With all these different objectives, it's no wonder that sales cycles for larger purchases can take up to a year. To negotiate the best BI software purchase, involve key stakeholders early on in the selection process and ensure they're kept informed of major decisions. Note that the purchasing stakeholders aren't synonymous with the BI selection team. The purchasing stakeholders need to understand which criteria are important to the selection team and which products they're hoping to purchase — but only at a high level. It's unrealistic to think that all the stakeholders described in Table 1 can be deeply involved in the selection process. So it's up to the individual charged with moving the purchasing process forward to summarize key points and communicate with stakeholders effectively. If the project sponsor asks for the first time what an OLAP module is and why you need it on signing day — well, it's a bit late in the process.
Primary purchasing objective
Business goals fulfilled within budget
Business goals fulfilled within budget and no technical difficulties
BI product adheres to corporate standards and long-term IT vision
BI application owner
BI product can be implemented with appropriate support, delivering the most user functionality
BI product meets their needs
Company receives a good discount (motivated to purchase from existing preferred providers)
Vendor sales representative:
The most product is sold with minimal discounting.
Understand Product Pricing
When selecting a BI tool, companies tend to spend significant time trying to understand the features and functions but merely skim over pricing and packaging, which are equally complex. Often, the approach is to wait for a quote and negotiate from there. I recommend understanding pricing and packaging much earlier in the process, starting with the request for information (RFI). When submitting an RFI to vendors, be sure to ask them to indicate which product delivers a particular functionality and when additional costs kick in. Too often, vendors respond, "yes, yes, yes" to RFIs: and little did you know, the functionality you sought comes in a myriad of sometimes additional products.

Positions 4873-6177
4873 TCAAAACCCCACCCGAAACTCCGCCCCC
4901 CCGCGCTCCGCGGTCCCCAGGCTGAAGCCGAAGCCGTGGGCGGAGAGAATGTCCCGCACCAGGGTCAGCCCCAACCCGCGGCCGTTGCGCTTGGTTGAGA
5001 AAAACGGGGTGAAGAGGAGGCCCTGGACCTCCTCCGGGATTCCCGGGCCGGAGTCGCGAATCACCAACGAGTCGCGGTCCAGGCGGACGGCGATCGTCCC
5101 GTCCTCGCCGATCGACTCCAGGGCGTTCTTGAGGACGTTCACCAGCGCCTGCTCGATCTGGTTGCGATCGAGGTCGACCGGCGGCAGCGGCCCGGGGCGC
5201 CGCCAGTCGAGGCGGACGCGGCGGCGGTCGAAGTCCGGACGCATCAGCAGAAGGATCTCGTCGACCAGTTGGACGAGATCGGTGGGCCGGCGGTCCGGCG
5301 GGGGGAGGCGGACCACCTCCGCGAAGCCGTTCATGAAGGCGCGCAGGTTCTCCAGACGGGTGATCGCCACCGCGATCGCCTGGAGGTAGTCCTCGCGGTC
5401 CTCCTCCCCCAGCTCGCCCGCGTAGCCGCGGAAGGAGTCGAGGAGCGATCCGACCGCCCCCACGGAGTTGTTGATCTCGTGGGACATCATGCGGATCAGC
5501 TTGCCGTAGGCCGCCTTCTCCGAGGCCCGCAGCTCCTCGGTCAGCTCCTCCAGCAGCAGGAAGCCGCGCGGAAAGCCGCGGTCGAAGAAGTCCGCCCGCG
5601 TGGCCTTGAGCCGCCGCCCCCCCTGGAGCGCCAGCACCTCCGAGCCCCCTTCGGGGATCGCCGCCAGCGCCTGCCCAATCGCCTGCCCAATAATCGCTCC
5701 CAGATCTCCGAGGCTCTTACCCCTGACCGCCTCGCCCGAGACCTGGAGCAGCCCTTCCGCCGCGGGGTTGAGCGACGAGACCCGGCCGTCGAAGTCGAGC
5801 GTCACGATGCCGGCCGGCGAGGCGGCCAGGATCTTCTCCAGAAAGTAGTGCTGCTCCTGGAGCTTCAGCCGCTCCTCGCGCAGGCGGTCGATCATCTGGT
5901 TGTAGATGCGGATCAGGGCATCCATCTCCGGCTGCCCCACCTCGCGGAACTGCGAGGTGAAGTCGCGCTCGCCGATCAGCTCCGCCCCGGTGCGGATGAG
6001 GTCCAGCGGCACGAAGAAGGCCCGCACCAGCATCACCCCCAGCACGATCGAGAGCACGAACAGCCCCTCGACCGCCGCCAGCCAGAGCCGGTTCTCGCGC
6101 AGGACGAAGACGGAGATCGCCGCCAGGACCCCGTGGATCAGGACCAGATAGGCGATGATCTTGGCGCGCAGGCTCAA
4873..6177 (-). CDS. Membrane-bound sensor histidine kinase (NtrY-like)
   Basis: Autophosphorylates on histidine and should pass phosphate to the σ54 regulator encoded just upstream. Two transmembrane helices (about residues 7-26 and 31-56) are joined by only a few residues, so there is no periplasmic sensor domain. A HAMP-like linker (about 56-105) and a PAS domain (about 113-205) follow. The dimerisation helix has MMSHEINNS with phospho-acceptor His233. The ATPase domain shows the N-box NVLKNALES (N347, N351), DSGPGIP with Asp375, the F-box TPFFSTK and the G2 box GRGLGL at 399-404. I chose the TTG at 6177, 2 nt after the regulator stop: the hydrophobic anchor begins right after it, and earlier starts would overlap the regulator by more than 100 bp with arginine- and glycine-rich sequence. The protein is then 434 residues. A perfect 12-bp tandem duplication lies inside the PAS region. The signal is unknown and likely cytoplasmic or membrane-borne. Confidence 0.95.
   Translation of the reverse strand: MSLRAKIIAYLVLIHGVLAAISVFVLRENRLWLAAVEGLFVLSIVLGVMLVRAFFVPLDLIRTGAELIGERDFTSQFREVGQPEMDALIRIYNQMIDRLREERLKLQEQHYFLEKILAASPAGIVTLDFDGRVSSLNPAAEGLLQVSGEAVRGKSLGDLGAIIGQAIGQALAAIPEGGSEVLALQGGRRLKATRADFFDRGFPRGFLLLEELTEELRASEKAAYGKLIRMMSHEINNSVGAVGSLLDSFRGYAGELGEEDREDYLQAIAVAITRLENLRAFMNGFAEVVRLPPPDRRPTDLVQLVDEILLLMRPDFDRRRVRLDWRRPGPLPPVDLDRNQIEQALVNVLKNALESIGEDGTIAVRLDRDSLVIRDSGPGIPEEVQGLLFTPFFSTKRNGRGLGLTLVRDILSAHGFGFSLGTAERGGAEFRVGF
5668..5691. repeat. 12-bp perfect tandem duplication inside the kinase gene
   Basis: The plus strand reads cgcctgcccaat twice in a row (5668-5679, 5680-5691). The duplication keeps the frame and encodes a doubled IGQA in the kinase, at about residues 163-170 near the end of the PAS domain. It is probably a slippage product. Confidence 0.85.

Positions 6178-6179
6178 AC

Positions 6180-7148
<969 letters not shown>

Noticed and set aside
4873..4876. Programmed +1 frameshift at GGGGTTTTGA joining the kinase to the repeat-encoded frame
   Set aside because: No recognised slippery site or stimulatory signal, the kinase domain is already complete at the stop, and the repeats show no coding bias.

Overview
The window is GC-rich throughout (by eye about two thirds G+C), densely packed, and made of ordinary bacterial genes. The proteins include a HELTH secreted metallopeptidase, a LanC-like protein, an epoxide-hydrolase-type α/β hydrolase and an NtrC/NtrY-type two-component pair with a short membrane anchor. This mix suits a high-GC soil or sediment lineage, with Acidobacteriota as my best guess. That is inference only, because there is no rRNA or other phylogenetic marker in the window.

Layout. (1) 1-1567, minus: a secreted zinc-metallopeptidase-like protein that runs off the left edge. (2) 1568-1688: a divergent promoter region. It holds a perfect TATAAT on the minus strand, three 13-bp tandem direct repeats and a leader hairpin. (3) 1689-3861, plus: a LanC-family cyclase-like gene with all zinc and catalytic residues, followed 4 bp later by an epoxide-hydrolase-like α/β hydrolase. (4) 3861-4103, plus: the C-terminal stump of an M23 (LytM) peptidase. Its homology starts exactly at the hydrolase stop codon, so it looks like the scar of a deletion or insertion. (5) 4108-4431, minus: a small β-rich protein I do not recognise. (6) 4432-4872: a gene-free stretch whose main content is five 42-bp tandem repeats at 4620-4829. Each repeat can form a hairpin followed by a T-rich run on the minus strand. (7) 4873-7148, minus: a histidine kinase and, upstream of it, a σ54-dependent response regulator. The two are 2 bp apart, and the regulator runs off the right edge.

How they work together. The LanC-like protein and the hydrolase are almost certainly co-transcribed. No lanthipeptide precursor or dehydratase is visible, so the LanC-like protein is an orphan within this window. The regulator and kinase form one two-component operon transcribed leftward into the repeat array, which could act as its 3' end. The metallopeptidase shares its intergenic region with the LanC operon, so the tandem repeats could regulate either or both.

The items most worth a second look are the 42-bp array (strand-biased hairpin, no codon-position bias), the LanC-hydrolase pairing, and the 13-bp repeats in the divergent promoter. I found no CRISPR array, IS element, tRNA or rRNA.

No two vendors price their products the same way: nor do products generally provide like-for-like functionality, making cost comparisons a Sisyphean challenge. Customers, feeling nickel-and-dimed, balk when they find out too late in a negotiation that certain functionality costs extra.
In the past, Cognos has been criticized for this sort of posture. In response, the company has recently adopted role-based pricing. With this approach, business managers, for example, receive certain products such as ReportNet (for reporting) and Metrics Manager (for scorecards) that address their roles. The Business Objects product line had also become complex, offering an overwhelming number of choices. The company recently adopted the pricing policy used by the company it acquired in 2003, Crystal Decisions; Business Objects now bundles products that were previously licensed separately into professional or premium editions. Both vendor's approaches help ensure a customer gets an appropriate set of functionality with minimal surprises.
Just as vendors may price products on an individual versus package basis, so too will they differ in server- and user-based licensing.